Stewardship through advocacy and corporate engagement is a crucial element of our climate change management approach. Engagement enables us to raise risks and controversies with company boards and demand action to address them. It also helps us to learn more about how companies are developing strategy and business plans to seize the opportunities as well as manage the risks that come from a changing climate and public policy and market responses to it.

Assessing carbon risk through carbon foot printing and use of the tools described above is a key mean by which we choose our engagement targets. We use it to identify companies with which we should initiate or intensify carbon-focused engagement. We also use it to gauge the level of carbon risk within portfolios, visualised with our proprietary carbon tool, and the progress we have achieved through engagement.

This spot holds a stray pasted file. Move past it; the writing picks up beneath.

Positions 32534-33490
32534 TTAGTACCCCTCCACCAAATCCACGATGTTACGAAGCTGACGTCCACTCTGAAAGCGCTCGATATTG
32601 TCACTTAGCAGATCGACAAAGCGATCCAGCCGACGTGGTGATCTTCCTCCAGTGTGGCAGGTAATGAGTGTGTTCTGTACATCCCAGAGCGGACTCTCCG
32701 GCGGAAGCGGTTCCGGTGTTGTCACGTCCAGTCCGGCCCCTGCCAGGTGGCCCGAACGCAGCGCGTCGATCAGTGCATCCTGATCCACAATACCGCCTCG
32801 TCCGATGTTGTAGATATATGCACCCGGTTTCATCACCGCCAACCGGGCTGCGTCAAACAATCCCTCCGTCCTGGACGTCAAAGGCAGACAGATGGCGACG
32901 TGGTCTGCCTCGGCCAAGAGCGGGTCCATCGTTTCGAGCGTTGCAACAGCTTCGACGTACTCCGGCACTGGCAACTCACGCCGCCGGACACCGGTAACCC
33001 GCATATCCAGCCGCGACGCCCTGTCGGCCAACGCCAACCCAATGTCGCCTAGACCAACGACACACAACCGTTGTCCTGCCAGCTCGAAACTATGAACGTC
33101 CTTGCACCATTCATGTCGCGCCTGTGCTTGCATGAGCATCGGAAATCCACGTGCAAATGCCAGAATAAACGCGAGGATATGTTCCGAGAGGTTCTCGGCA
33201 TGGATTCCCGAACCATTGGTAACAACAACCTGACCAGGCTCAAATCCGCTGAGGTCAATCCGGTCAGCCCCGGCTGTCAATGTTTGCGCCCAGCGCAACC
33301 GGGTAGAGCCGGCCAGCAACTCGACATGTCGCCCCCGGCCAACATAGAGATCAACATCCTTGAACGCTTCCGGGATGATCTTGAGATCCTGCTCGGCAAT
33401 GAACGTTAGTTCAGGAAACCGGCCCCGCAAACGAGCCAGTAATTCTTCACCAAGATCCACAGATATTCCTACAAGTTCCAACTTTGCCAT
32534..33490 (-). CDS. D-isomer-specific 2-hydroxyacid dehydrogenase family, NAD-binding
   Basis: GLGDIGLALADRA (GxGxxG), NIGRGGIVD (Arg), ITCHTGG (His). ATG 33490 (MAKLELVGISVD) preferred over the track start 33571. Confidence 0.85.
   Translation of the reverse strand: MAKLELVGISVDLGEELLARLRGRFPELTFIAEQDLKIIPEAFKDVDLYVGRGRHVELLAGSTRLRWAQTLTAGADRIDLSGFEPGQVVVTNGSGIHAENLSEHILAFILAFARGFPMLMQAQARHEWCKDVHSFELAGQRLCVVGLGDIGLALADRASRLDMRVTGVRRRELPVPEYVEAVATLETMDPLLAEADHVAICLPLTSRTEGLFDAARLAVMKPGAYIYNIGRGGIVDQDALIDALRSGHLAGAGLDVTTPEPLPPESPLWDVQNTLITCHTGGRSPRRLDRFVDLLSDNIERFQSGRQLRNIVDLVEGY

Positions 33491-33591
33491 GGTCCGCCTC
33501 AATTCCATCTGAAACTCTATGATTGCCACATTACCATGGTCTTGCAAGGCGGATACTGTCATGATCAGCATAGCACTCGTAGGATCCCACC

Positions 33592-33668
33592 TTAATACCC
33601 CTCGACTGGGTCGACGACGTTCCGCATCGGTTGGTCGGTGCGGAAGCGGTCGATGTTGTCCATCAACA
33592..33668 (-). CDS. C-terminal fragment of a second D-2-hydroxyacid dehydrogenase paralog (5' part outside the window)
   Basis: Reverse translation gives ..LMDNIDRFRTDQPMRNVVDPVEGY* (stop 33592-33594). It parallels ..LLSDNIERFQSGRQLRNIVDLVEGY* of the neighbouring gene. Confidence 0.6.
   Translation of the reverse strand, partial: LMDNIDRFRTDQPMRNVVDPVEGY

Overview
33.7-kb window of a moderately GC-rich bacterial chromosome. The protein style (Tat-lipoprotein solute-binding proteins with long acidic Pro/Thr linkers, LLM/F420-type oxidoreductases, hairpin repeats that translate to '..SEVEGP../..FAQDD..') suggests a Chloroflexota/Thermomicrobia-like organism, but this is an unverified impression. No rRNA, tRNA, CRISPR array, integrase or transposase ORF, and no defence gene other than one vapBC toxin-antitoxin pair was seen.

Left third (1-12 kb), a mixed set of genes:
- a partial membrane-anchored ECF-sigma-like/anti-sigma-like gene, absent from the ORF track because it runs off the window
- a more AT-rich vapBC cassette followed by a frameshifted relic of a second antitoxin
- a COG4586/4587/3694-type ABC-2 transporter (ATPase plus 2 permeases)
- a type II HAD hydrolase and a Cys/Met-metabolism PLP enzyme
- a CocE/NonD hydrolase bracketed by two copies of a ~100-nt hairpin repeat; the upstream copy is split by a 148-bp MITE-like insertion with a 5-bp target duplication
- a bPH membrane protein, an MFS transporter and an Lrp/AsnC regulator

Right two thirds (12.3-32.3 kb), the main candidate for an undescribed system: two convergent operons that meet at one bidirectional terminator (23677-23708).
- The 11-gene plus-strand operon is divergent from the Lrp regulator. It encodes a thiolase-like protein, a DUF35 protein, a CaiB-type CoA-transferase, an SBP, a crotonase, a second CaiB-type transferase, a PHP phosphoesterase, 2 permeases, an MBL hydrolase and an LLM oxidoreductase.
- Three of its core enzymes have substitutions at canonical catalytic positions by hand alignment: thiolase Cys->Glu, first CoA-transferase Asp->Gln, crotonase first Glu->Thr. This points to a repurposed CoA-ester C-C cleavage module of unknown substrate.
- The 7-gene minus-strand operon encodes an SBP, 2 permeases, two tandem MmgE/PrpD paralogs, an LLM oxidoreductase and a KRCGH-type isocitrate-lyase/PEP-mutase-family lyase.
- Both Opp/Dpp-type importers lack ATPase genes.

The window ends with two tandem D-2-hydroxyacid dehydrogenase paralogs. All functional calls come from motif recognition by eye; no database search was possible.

EOS’ engagement programme has identified climate as a specific engagement focus and is informed by the outcomes of the carbon tool. EOS has also taken an active role on the Climate 100+ initiative, see SG 14.9 CC.

13.5 CC. Indicate who uses this analysis.

13.6 CC. Indicate whether your organisation has evaluated the potential impact of climate-related risks, beyond the investment time horizon, on its investment strategy.

Describe

Climate risks identification and analysis covers periods beyond investment horizons. We analyse long term risks that could cause impacts in 5 years and beyond, including legal and market transformation risks and extreme weather events. See SG 01.7 CC and SG 01.8 CC.

In real estate our carbon risks tools model value at risks and impact of carbon pricing over the lifetime of assets.

13.7 CC. Indicate whether a range of climate scenarios is used.

13.8 CC. Indicate the climate scenarios your organisation uses.

Provider
Scenario used
IEA
IEA
IEA
IEA
IEA
IRENA
Greenpeace
Institute for Sustainable Development
Bloomberg
IPCC
IPCC
IPCC
IPCC
Other
Other
Other

SG 14. Long term investment risks and opportunity